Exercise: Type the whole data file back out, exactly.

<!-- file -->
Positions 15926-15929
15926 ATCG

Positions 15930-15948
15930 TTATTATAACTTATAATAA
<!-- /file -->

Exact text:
Positions 15926-15929
15926 ATCG

Positions 15930-15948
15930 TTATTATAACTTATAATAA